Don joins evergreen member of Yamba Bowling Club
BOWLS :This week we are joined by greenkeeper extraordinaire and all-round good guy Graeme Brown.
Graeme has been at the club for several years now and in this time he has established a reputation as an excellent greenkeeper, a man of his word, a committed employee and club member and a very proficient bowler.
Graeme has had many highlights over his career including being awarded the club President’s Award in 2016 and achieving peer recognition when named the 2019 NSW Greenkeeper of the Year as voted by the NSW Lawn Bowls Greenkeepers Association. Graeme, as always, was very accommodating in giving us further insight into this multifaceted character.
DF: Winning the 2019 NSW Greenkeeper of the Year Award would have been a very proud moment. Who do you think has had the greatest influence on your career?
GB: Everyone I have worked with. An old CEO, Guy Halgath, made me step up from an assistant to head greenkeeper only 18 months out from my apprenticeship.
DF: Why did you become a greenkeeper?
GB: I did a week’s work experience and loved everything about it.
DF: Where was your first greenkeeping job?
GB: My first job was for a contractor that had quite a few clubs back in Sydney. My first club was Canterbury-Bankstown Tennis and Bowling Club.
DF: What is the greatest challenge about being a greenkeeper at a lawn bowling club?
GB: Keeping the grass healthy at a height of only 1.4mm to 1.7mm. There’s no room for mistakes, none. Although most clubs have plenty of “experts’’ who are willing to give advice.
DF: How long have you been with the Yamba club?
GB: Twelve years
DF: What is the best thing about being a greenkeeper in Yamba?
GB: Yamba is in the region that has the best climate in the world, according to a CSIRO study So, it’s the easiest place to grow grass. Well, in theory. We still have a few challenges, if the grass grows well so does everything else!
DF: What is your favourite feature about the club?
GB: The best feature is the size of the club. When I first drove into town and saw the club all I could think of was how huge it was. Having multiple greens allows us to renovate on a cycle so that bowls never has to stop. It also allows for big events and tournaments. Last year at the Yamba Classic Pairs we had 54 teams playing simultaneously: not too shabby.
DF: What other sports have you or do you play competitively?
GB: My main sport was hockey. I played for 20 years for the Glebe Hockey Club in Sydney. This was until I did an ACL in my knee. I then took up coaching, umpiring and was on the committee until I moved up to Yamba.
DF: At what age did you take up the sport of lawn bowls?
GB: 27 years old.
DF: Where and when did you first take up the game of lawn bowls and what was the driving motivation?
GB: June 2000 is when I first bought a set of bowls. This was because the president hounded and harassed me to play, stating that “to be a good greenkeeper you have to play bowls to know your green”. So true were his words.
DF: What has been your greatest achievement in the game?
GB: Playing in two State Finals, one in Merimbula and one in Halekulani, plus winning a mixed fours championship with my Mum back in Sydney.
DF: What is your greatest regret in the game?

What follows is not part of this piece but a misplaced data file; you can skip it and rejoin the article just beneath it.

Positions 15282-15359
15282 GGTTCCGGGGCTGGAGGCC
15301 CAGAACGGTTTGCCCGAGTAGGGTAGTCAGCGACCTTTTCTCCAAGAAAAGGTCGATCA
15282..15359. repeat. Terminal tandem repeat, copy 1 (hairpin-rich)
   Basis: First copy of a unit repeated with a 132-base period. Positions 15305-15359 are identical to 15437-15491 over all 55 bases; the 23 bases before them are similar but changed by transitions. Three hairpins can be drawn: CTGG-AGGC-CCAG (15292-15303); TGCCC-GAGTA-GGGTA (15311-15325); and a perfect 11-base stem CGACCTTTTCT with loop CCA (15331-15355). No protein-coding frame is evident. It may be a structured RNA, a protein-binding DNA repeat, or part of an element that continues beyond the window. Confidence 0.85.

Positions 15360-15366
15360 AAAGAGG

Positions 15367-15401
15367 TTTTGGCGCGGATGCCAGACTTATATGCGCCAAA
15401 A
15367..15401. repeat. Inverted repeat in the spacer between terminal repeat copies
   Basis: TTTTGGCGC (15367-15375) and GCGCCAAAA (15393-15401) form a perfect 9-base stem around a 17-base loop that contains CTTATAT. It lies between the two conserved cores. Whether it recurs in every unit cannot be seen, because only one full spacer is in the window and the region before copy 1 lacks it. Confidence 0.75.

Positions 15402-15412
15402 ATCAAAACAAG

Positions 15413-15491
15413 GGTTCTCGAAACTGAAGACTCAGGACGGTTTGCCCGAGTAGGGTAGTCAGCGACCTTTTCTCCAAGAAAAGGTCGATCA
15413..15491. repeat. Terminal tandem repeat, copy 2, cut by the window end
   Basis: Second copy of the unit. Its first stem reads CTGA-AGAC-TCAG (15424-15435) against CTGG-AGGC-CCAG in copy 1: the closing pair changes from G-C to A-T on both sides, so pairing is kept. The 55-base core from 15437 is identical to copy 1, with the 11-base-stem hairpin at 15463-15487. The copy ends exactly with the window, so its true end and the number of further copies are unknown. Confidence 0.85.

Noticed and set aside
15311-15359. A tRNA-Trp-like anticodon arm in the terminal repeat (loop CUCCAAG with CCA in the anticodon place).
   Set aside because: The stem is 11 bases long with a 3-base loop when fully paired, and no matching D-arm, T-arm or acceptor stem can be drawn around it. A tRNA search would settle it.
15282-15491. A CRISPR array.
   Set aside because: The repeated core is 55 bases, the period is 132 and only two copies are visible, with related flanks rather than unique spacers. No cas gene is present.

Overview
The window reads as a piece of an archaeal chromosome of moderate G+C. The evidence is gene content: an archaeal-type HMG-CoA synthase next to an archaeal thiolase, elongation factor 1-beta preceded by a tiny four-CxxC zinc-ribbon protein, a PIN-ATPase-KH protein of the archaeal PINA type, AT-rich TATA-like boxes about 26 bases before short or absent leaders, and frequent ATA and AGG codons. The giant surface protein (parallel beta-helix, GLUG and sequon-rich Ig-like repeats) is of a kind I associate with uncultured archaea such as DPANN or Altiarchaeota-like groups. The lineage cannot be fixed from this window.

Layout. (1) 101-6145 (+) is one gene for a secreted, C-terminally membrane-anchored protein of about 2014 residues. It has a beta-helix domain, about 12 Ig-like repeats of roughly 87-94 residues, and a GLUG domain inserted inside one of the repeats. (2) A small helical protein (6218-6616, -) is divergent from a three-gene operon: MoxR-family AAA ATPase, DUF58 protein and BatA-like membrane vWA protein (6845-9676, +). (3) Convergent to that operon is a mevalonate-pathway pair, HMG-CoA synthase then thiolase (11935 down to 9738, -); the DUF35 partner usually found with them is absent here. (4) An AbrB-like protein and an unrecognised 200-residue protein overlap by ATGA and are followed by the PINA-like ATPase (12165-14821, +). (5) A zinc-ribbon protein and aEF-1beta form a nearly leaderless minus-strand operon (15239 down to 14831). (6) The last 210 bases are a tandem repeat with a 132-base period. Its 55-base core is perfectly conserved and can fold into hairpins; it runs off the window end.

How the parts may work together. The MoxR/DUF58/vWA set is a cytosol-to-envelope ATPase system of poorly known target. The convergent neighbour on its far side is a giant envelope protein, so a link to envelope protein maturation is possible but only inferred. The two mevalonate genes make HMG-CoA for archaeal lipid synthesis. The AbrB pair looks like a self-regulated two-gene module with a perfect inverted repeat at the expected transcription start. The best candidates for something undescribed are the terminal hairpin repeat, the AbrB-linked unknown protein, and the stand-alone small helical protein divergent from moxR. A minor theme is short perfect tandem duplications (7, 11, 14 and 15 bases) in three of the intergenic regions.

GB: Although by most standards 27 years of age is a reasonably young start in the game, I do wish that I had taken it up when I was way younger. However, that would have meant giving up one of my other interests and this would have been a challenge.
DF: Who is the best bowler that you have played against in singles competition?
GB: Ron “Pork Chop” Smidt. He beat me in the Minor Singles final last year, so he must be an outstanding bowler.
DF: Who is the best team-person with whom you have played?
GB: Anyone who is always composed in a crisis. Such teammates are worth their weight in gold.
DF: Who is the most humorous player you have played with or against?
GB: No names, but the Alstonville player who slammed his bowl down on the green and abused his teammate in a pairs game after the lead told him which hand to play. It was the greatest meltdown in history. I killed myself laughing. I thought he was joking but he wasn’t. We ended up winning on the last end.
DF: Which bowler in the world would you like to have a game of bowls with or against?
GB: Anyone who has a chat in the game and doesn’t take it too seriously. I’m there to enjoy the green instead of working on it.
DF: Where is the strangest or most unusual place that you have played lawn bowls?
GB: In the toy room with the kids. My wife’s grandmother had a miniature carpet bowls set.
DF: Where would you like to have a game of bowls?
GB: There is a bowling club in Central Park, USA apparently. That would be different.
DF: What goal or ambition do you have for your bowling career?
GB: A state pennant flag would be nice. Last year our side lost one game all season, by one shot only, but it was the game that eliminated us from the finals. The side we had was a great bunch of fighters and although we lost that game by a single shot, we also won quite a few by less than five shots having shown true character and a never say die attitude. Hopefully when bowls returns we can get together again and see if we can go that little bit better.
DF: How would you change or improve the sport?
GB: Unfortunately, the game is seen as an old person’s game. However, most tournaments and state championships are won by people under 30 years of age. It’s the only sport that gives away thousands in prize money every week in tournaments. No one knows about it unless you are a bowler.
Thanks Graeme, Yamba bowlers and visitors need to thank you and your staff for the commitment to the greens. You, Nathan and Tony have helped make us the envy of many clubs across the state.
Graeme’s advice to all bowlers: Remember, if your skip wants an opinion, he’ll give it to you.